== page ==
Mission Station and Subsistence Farm
The previous chapter discussed the origins of the New Zealand mission and its first beginnings in the Bay of Islands. This contextualizes the establishment of the Te Puna mission, and introduced its central inhabitants and householders, John and Hannah King and their children. In Chap. 3, the historical context of Te Puna is introduced in more detail, and the dual role of the mission station and subsistence farm is discussed. The details of daily mission interaction with Maori at Rangihoua pa, and the interventions attempted in Maori cultural practices alongside Maori responses provide the evidence of the nature of cultural engagement in northern New Zealand. This is also demonstrated in the transition of the Te Puna landscape over the course of the nineteenth century, from Maori land to mission station and family farm, until toward the end of the century it was merged into a larger pastoral land holding (Middleton 2003).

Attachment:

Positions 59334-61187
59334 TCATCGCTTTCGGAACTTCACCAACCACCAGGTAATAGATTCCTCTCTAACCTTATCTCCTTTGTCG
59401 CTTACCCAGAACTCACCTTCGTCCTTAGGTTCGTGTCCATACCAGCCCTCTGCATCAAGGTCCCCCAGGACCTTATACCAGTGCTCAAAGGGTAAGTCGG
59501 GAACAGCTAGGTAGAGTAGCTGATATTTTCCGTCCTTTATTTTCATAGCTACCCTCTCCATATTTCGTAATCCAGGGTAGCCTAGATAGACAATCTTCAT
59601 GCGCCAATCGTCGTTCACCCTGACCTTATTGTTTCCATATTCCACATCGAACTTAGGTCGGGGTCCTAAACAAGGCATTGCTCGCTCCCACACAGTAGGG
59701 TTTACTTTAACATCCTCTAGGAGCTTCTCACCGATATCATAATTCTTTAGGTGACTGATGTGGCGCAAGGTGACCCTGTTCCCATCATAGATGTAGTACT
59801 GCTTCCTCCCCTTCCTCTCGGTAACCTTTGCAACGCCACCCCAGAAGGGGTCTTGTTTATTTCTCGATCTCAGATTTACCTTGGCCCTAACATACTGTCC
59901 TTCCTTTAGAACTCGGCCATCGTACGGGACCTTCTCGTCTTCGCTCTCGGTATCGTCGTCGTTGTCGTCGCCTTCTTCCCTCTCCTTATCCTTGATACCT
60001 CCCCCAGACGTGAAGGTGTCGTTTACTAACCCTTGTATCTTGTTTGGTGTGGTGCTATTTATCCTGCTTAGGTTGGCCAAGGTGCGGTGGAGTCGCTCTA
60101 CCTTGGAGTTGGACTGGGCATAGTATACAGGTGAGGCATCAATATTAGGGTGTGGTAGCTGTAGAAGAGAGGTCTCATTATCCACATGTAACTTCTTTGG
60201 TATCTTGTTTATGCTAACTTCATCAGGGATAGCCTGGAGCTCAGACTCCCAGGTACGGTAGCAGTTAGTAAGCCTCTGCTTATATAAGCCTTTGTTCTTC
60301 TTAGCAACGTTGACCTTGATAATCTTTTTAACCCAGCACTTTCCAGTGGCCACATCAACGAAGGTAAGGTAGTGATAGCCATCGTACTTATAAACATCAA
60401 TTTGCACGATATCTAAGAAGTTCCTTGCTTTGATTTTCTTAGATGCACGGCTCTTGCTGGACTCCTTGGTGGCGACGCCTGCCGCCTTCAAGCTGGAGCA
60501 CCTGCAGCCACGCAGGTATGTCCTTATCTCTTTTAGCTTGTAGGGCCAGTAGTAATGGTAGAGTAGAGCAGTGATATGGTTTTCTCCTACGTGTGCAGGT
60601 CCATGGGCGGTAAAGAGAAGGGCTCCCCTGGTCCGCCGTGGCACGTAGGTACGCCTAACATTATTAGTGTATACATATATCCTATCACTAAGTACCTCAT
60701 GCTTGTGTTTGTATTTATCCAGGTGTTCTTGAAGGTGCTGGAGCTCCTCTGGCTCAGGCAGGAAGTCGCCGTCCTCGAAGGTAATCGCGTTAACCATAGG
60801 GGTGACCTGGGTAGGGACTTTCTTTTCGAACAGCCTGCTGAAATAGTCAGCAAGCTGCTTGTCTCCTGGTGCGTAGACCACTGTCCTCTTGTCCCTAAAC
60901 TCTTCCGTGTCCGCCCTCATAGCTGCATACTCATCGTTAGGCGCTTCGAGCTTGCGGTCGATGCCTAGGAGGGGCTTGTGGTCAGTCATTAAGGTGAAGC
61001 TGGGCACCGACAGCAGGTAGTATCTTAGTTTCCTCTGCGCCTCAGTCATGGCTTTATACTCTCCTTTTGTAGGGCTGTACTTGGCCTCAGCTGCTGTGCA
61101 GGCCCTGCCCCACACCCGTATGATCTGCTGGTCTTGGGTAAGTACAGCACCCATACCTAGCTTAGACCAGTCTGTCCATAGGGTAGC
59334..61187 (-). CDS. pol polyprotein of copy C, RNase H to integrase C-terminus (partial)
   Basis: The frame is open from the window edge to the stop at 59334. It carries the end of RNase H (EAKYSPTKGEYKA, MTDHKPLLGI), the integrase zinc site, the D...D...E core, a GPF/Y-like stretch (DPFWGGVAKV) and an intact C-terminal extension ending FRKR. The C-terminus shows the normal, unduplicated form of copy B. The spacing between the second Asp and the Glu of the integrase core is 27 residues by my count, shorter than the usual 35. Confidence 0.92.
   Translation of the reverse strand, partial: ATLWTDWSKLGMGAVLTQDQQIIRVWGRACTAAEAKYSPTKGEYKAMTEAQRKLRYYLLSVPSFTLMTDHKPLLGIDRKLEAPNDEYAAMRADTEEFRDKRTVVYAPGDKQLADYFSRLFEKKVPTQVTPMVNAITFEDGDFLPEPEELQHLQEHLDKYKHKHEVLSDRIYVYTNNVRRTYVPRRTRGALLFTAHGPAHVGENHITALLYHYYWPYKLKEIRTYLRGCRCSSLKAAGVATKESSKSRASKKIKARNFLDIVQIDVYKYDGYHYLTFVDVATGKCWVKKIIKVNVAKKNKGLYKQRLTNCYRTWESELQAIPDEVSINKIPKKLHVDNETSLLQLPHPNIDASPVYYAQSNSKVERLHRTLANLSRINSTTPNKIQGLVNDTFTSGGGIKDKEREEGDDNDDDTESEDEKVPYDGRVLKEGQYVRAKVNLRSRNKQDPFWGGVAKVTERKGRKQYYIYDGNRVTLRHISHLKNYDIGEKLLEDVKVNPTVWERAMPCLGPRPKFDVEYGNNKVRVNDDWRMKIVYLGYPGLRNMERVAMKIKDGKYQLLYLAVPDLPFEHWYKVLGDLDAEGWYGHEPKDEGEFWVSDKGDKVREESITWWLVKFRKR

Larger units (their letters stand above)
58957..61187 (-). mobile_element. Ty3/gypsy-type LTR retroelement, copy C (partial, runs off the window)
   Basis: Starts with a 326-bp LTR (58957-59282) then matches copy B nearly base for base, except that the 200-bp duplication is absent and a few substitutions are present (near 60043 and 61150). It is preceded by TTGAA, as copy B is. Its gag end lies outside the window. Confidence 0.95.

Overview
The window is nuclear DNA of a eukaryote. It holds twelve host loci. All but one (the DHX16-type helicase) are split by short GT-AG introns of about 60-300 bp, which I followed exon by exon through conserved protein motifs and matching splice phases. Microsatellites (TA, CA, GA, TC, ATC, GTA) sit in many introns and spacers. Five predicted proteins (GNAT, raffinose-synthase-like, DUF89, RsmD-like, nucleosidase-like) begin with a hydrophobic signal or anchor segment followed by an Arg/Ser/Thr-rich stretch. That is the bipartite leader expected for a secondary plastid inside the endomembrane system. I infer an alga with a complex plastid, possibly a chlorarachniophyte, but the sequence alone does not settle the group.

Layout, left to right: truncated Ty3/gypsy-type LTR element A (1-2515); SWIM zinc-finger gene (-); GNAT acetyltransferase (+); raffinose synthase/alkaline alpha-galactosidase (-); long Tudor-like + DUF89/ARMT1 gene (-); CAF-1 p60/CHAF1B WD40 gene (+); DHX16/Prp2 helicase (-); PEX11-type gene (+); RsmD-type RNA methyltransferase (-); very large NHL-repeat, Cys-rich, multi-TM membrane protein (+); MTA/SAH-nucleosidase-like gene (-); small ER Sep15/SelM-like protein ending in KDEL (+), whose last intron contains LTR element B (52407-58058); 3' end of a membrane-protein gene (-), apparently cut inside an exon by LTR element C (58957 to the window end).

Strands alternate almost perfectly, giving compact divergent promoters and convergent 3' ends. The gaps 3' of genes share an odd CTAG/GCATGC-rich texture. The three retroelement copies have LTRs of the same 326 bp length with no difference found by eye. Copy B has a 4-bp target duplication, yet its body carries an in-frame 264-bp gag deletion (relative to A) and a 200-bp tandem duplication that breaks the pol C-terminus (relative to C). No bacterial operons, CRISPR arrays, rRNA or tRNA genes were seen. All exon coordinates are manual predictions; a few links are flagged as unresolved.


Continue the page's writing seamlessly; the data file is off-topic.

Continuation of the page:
European visitors first arrived at Te Puna in about...